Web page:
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On today’s special episode of Design Time, three of our Team Domino parents—editor-in-chief Jessica Romm Perez (mom to Emilia, 10, Nico, 7, and Theo, 2), executive creative director Kate Berry (Quinn, 7), and Kids editorial director Alex Redgrave (Misha, 2)—sit down to discuss the myriad ways 2020 has affected them, their families, and their spaces. The theme of our first-ever Kids issue (dreamed up pre-pandemic) couldn’t be more relevant: Kids rule the house. Take a sneak peek at some of their revelations, below, and listen to the full episode on Spotify and Apple Podcasts

How did you adapt at home when you began quarantining? 

Photography by Aaron Bengochea

Alex Redgrave: Our current home [with my parents in Canada] isn’t really fit for a toddler, but I realized I didn’t need to add things as much as just recognize how kids function in the space. We didn’t bring our crib, obviously, so Misha just transitioned out of that very quickly. Our bedroom has become the calm area. In the kitchen we’ve made more of a little play zone for him. It was definitely interesting, because we couldn’t make any big updates, but I think it’s good to see how much kids can adapt, you know? 

Kate Berry: My apartment is tiny. Like, very, very tiny. Now more than ever, it’s about really making Quinn’s room a school and play zone. We organized specific school drawers so she knows where to access all of her writing and math folders. When it got warm out, we focused on transforming our outdoor space, too. Quinn would set up little forts outside by moving chairs and benches around the trees and putting sheets up, which was so magical and cool. I also got these really cute Muuto hooks and felt bins to serve as our COVID station, where we hang our masks and sanitizing supplies and leave our shoes.

Jessica Romm Perez: With all the moving I’ve done since quarantine began, my one saving grace is a go bag. There are certain staples I know we always need, like art supplies. Wherever we go, I make sure we have a good station of organized markers, paper, and canvases. The whole family enjoys it. [My husband] Tony having his guitar has also been a total lifesaver. We have this portable keyboard that we’ve brought around with us, too, because the kids are taking piano lessons. It’s about figuring out what their passion points are. We’ve also played a ton of cards. We’ve gotten so into this game called Dutch Blitz.

How have you carved out time for yourself since having the kids at home 24-7?

Photography by Cody Guilfoyle

Kate: Waking up early and taking time to water my plants or have some quiet time in the garden. It’s important to carve out that time. It’s a self-preservation thing. 

Jessica: My kids can sleep through anything, so we don’t worry about playing music too loud or keeping quiet. When the candles are going and the music is on, I can collect my thoughts. There’s a certain point in the night where I’m like, “I’m done servicing everyone. I’m off duty.” We all need to mentally unwind at the end of the day, or wake up early and get our fresh air, whatever works. But it needs to be time that’s just about you, not the needs of everyone else.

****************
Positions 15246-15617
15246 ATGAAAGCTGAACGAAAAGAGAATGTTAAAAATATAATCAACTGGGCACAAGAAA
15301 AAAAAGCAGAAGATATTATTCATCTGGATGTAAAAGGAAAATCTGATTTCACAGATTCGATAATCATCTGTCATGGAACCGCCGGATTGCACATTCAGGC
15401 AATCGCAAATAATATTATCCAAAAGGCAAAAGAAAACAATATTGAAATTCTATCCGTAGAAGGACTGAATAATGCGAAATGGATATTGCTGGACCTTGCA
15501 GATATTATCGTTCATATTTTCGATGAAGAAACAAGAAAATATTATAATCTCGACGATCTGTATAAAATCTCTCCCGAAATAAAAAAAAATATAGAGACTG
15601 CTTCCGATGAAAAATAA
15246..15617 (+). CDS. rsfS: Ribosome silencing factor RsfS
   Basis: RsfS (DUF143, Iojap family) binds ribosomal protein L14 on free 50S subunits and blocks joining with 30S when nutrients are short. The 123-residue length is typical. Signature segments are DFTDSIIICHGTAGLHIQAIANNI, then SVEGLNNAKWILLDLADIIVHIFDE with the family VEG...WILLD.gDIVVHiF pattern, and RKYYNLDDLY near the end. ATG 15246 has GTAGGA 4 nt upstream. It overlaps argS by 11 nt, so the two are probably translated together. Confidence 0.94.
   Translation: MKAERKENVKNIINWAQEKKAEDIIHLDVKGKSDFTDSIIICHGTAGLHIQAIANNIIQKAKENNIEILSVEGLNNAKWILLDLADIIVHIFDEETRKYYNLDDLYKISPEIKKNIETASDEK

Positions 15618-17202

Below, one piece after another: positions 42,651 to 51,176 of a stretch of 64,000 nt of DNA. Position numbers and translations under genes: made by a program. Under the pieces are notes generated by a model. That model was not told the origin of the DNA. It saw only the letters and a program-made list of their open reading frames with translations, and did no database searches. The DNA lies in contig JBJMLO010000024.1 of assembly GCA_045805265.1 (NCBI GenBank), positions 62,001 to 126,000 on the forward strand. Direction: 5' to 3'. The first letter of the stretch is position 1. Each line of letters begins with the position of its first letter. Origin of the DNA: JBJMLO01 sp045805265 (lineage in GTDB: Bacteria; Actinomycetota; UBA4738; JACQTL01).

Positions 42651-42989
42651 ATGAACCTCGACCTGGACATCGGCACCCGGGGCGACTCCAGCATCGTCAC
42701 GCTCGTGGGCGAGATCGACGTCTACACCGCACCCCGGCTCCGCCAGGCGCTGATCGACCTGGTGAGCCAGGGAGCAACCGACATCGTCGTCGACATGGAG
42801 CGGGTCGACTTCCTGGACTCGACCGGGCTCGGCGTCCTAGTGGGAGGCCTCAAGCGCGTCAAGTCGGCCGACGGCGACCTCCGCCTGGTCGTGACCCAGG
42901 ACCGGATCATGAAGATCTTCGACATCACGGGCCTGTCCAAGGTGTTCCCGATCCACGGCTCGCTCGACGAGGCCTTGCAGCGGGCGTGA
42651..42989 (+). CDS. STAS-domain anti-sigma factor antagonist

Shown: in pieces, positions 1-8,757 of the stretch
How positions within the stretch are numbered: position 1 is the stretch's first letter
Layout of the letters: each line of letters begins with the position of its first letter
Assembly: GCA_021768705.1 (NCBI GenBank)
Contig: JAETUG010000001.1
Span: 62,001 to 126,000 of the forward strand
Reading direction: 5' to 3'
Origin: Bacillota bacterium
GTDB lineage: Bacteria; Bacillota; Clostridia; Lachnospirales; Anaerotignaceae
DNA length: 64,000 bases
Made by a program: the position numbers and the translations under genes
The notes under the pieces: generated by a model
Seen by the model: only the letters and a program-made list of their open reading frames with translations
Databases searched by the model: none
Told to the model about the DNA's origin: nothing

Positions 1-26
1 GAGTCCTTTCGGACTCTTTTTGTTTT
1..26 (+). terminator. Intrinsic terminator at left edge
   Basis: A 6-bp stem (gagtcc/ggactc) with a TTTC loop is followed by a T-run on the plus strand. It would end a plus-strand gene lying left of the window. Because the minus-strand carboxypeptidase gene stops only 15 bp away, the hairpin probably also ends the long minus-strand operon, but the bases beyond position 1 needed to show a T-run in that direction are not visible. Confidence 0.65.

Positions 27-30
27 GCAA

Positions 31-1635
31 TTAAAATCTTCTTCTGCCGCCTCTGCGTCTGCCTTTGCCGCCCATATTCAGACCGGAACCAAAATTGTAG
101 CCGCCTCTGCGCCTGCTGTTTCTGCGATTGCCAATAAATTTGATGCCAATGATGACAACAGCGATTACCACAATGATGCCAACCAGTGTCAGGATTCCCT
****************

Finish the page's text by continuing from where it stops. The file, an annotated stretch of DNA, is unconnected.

Alex: Finding time for myself has been tough, because my family is all living together. It’s me, my husband, my 2-year-old, my mom, my stepdad, and my brother. It’s a packed house. But in a funny way, I’ve actually learned to  embrace the community side of things. Normally I need my alone time in New York. But adapting to the village mentality has actually been really special. I’ve grown to appreciate what community living is. 

What do you hope to focus on in 2021?

Jessica: I’d like to continue to redefine adventure as something slightly simpler. I think that’s been a really great part of this year. I hope we don’t lose that. I don’t think we’ll totally go back to the same super-fast pace we used to have. I think this readjustment will be a longer-lasting recalibration.

Kate: At the beginning of the pandemic, Quinn said, “I really want a house where we can put a tree into the ground,” and I was like, is my 7-year-old asking me to put roots down somewhere?! She wants a house with a tree that she could plant into the ground; somewhere she can do cartwheels. So for the first time in my life, I’m thinking: Okay, I want to work toward that. I guess I’m a late bloomer, but I finally figured out that this is what I want. I don’t have any regrets on how I’ve lived my life, because I’ve really enjoyed it. But I have new goals now. 

Jessica: I’m totally a late bloomer, too. Setting goals for yourself and always reinventing what those goals are is so important. I think this year has caused us all to reflect more. It’s not about what other people are doing, it’s what you want for yourself and your family. 

Alex: For me, as a relatively new mom, I’ve realized that we form home with our families, which has been pretty amazing to see. We may move around, but it’s your little unit that creates what home is for you. 

Our Winter Renovation issue is here! Subscribe now to step inside Leanne Ford’s latest project—her own historic Pennsylvania home. Plus discover our new rules of reno.